I just noticed John Carmack's tweet about solving the Tantrix puzzle in Racket. I like solving puzzles with Cryptol and this seemed like a good opportunity for a non-cherry-picked problem.

Cryptol started as a domain specific language for cryptography. It has native support for arbitrary bit-width words and a built in bridge to automated (SMT) solvers. Each word is represented as a bit array which can be trivially permuted, split, joined, and indexed. These days, many people think of Cryptol as a convenient high-level language for running SAT or SMT solvers.

I didn't know what Tantrix was, but the above link has a decent explanation. In short, there are ten hexagonal shaped puzzle pieces with 3 different colored lines on each. The task is to make a loop out of a particular color using a particular number of tiles. For example, it should be simple to use three tiles and create a loop for the yellow line.

In contrast with general purpose languages in which you'd probably make an A* or similar search procedure, the solution strategy with Cryptol is almost always to describe the problem and define a boolean test that returns true for a valid solution. After we have a way to recognize the final solution just ask one of the satisfiability solvers to find the assignment that makes this function return true.

A more subtle contrast illuminates the method along with its relative strengths and weaknesses. Solutions that use SAT to recognize a valid solution require the developer to make an exhaustive set of rules or checks for each necessary condition. Solutions involving construction, testing, and back-tracking search encode some requirements implicitly in the construction and omit some checks in the final valid solution test. As a result, it can be conceptually hard to identify and write all necessary constraints of the solution but the reward is a concise description of valid solutions that is more amenable to later adjustment or application to related problems.

We've established that we'll be defining the Tantrix puzzle in Cryptol then using SAT to find the valid solution, so let's get to it. First we need to define the puzzle pieces and some basic operations.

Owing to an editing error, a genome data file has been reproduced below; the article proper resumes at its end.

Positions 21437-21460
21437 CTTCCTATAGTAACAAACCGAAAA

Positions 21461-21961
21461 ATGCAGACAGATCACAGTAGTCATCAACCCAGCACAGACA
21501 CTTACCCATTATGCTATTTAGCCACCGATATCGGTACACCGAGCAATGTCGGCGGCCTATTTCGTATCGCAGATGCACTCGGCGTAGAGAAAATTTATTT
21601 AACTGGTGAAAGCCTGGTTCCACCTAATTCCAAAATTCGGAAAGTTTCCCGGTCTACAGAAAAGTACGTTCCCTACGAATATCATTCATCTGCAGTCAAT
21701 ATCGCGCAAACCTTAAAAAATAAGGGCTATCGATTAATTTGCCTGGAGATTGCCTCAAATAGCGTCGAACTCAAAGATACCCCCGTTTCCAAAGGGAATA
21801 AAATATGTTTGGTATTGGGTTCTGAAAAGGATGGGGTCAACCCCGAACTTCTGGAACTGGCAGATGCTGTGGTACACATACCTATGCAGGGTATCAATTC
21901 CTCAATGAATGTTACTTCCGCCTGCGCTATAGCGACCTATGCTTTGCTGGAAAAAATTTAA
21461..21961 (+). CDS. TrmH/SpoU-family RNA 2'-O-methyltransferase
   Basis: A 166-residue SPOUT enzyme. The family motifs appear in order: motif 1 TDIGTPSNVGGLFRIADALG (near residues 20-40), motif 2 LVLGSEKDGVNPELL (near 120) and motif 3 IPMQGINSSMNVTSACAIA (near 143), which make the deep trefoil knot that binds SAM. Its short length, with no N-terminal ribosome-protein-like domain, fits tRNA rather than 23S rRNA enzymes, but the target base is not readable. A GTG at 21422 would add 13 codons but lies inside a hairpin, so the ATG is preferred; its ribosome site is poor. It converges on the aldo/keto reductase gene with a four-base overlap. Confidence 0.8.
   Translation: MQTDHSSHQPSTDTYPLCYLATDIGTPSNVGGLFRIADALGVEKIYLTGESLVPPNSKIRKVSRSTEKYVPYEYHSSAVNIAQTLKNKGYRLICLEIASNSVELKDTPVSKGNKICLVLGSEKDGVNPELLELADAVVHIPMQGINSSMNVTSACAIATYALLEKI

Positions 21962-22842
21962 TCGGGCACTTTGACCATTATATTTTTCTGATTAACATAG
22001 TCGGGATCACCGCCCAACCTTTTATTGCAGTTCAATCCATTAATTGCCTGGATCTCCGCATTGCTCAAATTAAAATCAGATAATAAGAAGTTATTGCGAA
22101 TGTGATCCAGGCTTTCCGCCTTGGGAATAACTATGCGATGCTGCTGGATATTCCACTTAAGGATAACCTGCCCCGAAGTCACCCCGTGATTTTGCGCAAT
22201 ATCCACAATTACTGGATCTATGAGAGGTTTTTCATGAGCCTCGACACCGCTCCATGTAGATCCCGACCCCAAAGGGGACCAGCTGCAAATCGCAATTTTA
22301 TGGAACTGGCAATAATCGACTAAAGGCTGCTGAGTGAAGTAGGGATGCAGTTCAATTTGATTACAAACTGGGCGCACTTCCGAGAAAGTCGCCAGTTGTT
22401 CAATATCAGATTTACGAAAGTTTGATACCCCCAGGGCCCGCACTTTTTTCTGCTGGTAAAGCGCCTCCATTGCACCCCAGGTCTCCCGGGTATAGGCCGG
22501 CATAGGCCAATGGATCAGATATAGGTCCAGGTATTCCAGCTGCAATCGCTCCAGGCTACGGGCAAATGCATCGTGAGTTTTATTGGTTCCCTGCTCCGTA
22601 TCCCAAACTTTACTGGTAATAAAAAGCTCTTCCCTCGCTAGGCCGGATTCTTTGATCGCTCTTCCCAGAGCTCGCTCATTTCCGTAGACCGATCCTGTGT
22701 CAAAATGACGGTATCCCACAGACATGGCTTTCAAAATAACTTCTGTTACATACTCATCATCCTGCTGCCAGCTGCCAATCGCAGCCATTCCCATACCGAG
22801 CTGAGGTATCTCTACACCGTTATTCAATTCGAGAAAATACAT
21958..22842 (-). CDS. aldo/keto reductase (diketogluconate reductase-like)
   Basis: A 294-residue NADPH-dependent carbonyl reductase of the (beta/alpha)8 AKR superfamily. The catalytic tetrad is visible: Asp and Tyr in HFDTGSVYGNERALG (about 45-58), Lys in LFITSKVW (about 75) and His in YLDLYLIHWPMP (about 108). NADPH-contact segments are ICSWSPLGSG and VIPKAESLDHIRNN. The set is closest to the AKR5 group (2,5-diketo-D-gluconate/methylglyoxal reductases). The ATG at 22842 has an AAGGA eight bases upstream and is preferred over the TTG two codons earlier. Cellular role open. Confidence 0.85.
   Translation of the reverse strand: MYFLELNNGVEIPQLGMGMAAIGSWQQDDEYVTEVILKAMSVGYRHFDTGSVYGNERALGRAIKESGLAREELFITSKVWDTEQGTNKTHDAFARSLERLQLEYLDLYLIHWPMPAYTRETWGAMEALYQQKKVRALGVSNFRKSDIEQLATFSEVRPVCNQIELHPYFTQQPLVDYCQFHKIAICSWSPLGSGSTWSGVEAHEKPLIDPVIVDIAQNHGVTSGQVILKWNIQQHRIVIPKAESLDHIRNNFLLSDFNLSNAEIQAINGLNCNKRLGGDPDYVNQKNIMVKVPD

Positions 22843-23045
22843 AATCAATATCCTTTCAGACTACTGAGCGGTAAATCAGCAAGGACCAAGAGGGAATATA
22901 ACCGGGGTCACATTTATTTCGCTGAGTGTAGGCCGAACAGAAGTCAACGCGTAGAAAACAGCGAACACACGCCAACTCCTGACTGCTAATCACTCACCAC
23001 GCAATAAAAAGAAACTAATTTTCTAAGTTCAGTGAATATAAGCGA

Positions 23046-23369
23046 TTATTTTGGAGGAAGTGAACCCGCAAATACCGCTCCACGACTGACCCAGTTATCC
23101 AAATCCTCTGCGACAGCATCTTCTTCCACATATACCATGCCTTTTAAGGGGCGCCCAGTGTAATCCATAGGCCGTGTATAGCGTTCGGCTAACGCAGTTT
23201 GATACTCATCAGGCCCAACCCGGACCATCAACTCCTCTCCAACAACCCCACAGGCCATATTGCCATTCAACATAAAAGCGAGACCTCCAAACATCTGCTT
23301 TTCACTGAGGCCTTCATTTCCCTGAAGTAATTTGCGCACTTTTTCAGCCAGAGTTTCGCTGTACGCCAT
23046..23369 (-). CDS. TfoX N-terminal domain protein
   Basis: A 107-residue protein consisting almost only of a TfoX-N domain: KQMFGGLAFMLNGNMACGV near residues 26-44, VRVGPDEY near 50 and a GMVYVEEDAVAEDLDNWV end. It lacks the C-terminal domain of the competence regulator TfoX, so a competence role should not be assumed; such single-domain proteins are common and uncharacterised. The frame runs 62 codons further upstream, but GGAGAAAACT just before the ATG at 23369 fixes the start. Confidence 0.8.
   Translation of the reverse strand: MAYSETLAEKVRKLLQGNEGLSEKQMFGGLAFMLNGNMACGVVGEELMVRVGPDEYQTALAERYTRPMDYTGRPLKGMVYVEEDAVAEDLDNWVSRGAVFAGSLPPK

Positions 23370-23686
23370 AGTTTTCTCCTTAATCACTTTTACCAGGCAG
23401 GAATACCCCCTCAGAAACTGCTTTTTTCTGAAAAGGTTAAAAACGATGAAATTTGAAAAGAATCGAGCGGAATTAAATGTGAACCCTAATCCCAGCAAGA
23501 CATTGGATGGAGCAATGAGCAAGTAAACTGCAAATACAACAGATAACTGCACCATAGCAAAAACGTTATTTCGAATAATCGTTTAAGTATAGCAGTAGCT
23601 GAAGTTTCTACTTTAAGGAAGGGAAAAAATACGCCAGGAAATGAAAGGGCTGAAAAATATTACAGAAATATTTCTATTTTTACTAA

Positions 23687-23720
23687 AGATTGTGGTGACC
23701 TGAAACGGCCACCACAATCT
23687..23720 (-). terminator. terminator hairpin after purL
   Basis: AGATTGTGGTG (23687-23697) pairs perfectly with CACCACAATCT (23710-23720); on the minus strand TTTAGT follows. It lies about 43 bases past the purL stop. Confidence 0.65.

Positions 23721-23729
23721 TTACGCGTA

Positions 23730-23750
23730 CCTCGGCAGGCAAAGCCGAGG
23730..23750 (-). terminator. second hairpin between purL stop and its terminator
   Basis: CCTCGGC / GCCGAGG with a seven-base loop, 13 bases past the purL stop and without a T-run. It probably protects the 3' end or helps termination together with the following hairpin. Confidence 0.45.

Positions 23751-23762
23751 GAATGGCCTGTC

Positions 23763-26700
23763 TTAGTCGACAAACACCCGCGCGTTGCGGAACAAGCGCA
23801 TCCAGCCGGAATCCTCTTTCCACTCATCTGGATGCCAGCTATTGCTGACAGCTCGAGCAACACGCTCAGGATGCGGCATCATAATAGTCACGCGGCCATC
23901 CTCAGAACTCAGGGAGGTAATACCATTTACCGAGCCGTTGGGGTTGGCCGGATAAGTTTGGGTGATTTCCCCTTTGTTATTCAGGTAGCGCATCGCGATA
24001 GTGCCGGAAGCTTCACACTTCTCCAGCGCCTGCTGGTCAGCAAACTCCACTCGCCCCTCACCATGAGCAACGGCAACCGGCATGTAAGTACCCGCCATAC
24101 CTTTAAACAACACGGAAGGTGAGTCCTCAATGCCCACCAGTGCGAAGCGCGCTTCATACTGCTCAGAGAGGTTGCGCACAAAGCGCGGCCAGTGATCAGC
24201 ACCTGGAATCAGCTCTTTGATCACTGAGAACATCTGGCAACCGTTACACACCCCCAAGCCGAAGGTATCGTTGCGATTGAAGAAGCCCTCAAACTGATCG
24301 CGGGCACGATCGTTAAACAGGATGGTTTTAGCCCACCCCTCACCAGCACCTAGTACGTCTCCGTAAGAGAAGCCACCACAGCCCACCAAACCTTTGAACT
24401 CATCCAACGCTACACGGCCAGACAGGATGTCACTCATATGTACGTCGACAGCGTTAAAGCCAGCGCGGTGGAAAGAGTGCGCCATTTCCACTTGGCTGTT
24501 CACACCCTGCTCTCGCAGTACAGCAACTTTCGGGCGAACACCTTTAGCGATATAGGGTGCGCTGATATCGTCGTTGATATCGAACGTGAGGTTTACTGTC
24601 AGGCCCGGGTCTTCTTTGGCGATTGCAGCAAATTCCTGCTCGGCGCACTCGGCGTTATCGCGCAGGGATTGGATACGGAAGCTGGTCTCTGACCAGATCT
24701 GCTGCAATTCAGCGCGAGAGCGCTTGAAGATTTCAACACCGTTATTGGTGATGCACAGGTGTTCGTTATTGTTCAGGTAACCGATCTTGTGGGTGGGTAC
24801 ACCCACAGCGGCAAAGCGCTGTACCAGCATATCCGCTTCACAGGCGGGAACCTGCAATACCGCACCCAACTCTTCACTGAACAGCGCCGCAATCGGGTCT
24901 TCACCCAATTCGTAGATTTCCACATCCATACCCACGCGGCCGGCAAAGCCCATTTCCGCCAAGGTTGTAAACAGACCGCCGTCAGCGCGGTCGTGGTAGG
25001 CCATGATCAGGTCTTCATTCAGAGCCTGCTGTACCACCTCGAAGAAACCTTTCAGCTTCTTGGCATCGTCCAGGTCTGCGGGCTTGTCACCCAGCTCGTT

Since there are only three colors we'll use 2 bits for color:

```
type Color = [2]
type Tile = [6]Color
```

Our puzzle has ten hexagonal tiles. Each Tile has three colored lines connecting two of the sides. Each side has exactly one color. Borrowing significantly from John Carmack's code mentioned in the introduction, our pieces start with the right-most color and go clock-wise from there.

```
tiles : [10]Tile
tiles = [ [r, y, y, b, r, b]
, [b, r, r, b, y, y]
, [r, r, b, b, y, y]
, [b, r, y, b, y, r]
, [r, y, y, r, b, b]
, [y, b, r, y, r, b]
, [r, b, b, y, r, y]
, [y, b, b, r, y, r]
, [r, b, y, r, y, b]
, [b, y, y, r, b, r]
]
where (r,b,y) = (red,blue,yellow)
red,blue,yellow : Color
(red,blue,yellow) = (0,1,2)
```

Placements, the below `Pt`

type, are a collection of a tile, location on the grid, and a rotation.

```
type Pos = ([8],[8])
type Dir = [3]
type Rot = Dir
type Pt = (Pos,Tile,Rot)
// Completed boards are n placements
type Board n = [n]Pt
```

We can now add some simple helper functions to obtain the neighbor positions, test for neighbors, and get the color of a particular placed piece at a particular point (0 is right, working clockwise).

```
directions : [6]Dir
directions = [0..5]
neighbor : Pos -> Dir -> Pos
neighbor (x,y) dir = ns @ dir
where
ns = [ (x+1, y )
, (x+1, y-1)
, (x, y-1)
, (x-1, y )
, (x-1, y+1)
, (x, y+1)
]
isAdjacent : Pos -> Pos -> Bit
isAdjacent p0 p1 = or [neighbor p0 d == p1 | d <- directions] && noOverflow
where
noOverflow = and [~zero != v | v <- [p0.0,p0.1,p1.0,p1.1] ]
dirColor : Dir -> Pt -> Color
dirColor dir (_l, tile, rot) = tile @ ((extend dir + extend rot : [4]) % 6)
```

We've ran across our first gotchas! A first attempt might check adjacency and calculate `dirColor`

through simple arithmetic such as `a.x == b.x + 1`